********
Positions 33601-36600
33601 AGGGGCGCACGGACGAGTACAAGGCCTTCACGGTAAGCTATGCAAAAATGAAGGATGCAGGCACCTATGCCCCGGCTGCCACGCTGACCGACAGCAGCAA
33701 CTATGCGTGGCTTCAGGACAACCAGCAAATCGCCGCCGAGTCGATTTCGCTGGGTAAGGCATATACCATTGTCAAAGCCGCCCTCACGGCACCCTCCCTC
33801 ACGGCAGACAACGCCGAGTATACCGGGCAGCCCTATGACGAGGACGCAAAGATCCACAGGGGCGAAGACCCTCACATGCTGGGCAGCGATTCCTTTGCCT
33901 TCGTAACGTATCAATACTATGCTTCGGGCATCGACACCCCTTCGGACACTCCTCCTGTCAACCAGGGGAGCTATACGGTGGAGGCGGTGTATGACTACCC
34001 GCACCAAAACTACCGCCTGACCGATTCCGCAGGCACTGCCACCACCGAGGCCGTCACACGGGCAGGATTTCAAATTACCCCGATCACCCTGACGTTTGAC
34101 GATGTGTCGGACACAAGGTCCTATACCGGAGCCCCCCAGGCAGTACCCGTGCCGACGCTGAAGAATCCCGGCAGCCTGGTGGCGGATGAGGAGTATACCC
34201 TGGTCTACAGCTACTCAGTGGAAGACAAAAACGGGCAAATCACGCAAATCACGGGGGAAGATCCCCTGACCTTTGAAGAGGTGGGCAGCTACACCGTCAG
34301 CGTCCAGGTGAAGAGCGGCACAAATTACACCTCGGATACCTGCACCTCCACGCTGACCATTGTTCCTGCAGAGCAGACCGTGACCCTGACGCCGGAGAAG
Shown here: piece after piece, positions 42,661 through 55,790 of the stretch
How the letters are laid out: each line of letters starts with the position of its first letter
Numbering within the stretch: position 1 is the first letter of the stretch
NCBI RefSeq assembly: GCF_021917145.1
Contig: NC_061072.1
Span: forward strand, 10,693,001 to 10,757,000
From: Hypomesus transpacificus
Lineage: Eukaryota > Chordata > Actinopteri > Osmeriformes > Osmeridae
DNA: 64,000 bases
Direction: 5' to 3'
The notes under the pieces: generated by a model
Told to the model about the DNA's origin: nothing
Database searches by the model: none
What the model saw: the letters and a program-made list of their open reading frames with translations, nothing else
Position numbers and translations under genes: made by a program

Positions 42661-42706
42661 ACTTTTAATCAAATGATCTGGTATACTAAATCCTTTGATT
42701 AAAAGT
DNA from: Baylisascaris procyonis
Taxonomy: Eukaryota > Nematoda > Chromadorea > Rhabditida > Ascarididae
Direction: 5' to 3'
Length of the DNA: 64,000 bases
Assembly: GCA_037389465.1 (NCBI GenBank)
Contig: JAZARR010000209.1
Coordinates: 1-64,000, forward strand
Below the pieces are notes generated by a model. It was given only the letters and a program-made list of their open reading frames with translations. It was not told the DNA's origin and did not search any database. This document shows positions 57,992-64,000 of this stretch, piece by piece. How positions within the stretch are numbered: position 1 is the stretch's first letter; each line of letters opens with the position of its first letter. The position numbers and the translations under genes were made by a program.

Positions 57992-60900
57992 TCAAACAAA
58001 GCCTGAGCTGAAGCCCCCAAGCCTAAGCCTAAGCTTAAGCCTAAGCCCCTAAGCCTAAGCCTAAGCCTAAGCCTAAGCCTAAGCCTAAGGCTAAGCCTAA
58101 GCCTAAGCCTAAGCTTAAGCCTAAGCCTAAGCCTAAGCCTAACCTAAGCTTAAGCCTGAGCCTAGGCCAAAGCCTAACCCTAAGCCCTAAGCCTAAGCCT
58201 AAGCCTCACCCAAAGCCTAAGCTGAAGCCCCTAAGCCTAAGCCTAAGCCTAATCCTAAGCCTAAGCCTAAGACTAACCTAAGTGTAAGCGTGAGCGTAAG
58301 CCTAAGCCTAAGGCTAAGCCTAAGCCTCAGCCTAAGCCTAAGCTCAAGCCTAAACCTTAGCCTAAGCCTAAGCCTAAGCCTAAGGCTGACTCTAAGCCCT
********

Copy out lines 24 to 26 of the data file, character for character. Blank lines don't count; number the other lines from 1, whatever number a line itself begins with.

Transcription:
Position numbers and translations under genes: made by a program

Positions 42661-42706
42661 ACTTTTAATCAAATGATCTGGTATACTAAATCCTTTGATT